New Scientist magazine says the drug holds promise for treating a range of respiratory diseases in humans, including the deadly SARS virus.
Researchers explain respiratory viruses, such as influenza and respiratory syncytial virus, can be fatal and represent the third leading cause of death in babies. It's believed that much of the damage they cause results from the body's immune system going into overdrive.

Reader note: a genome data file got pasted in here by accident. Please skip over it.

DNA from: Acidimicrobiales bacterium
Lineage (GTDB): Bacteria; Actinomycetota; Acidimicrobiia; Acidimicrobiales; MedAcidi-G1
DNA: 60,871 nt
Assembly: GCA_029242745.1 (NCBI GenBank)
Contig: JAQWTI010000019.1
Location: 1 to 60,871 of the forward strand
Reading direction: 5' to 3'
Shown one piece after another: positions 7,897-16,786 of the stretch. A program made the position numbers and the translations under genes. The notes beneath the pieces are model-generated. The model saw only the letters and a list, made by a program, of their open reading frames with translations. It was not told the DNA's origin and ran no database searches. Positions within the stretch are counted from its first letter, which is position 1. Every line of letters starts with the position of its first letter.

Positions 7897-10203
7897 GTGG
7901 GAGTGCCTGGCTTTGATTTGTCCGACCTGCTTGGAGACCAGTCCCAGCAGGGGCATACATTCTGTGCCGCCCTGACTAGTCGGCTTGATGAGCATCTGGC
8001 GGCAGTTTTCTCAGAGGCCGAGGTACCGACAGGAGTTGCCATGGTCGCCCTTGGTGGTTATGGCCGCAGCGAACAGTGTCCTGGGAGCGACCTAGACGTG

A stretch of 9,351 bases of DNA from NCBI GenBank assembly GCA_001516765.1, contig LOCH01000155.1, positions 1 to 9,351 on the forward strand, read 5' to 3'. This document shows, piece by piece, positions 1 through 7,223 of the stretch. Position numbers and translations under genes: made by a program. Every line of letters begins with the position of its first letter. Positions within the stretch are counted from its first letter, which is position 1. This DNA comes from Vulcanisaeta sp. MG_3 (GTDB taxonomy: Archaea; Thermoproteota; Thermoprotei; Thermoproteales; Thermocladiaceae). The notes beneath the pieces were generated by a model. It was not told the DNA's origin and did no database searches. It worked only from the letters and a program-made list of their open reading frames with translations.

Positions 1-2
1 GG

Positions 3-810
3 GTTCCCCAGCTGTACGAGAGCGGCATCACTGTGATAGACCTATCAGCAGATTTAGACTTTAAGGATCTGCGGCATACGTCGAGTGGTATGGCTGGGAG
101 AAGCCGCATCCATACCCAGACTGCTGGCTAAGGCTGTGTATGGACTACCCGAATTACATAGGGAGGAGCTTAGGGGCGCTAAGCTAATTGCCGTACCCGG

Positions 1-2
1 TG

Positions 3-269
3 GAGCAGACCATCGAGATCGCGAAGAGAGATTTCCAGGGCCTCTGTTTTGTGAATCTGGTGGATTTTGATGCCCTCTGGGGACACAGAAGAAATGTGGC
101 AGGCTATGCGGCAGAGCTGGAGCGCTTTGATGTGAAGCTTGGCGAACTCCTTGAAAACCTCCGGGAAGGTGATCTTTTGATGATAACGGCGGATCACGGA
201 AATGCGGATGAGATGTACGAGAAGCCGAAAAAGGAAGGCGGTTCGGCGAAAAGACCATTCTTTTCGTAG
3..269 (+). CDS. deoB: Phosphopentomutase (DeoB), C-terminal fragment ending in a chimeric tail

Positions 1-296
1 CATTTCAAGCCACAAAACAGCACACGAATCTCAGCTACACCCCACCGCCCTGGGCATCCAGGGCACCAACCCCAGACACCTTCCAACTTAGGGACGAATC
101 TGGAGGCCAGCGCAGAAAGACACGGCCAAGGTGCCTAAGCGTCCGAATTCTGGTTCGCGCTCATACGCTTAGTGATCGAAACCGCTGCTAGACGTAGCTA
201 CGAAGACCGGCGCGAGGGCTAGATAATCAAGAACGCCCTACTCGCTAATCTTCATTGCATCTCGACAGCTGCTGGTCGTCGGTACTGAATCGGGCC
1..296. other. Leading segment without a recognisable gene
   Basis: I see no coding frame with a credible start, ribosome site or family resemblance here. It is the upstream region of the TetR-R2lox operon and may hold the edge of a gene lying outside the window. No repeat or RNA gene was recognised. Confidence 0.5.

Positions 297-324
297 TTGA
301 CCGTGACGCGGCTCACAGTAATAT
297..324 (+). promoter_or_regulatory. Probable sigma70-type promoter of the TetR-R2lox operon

Tracy Hussell and colleagues at Britain's Imperial College in London tested the drug on mice infected with influenza A, a strain that killed 20 million people in 1918. They found the drug stopped the serious weight loss seen in the illness and cut lung inflammation by about two-thirds.
John Oxford, a virologist and influenza expert at Queen Mary, University of London, told New Scientist he is excited by the results: "Obviously it's a big jump from mouse to human, but we can do it. Given that we are expecting a flu pandemic in the not too distant future, we need to build up our medicine cupboard."
Notable deaths of 2014 [PHOTOS]